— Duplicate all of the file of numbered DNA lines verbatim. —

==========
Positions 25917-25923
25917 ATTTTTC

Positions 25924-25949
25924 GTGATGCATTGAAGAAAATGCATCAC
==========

Positions 25917-25923
25917 ATTTTTC

Positions 25924-25949
25924 GTGATGCATTGAAGAAAATGCATCAC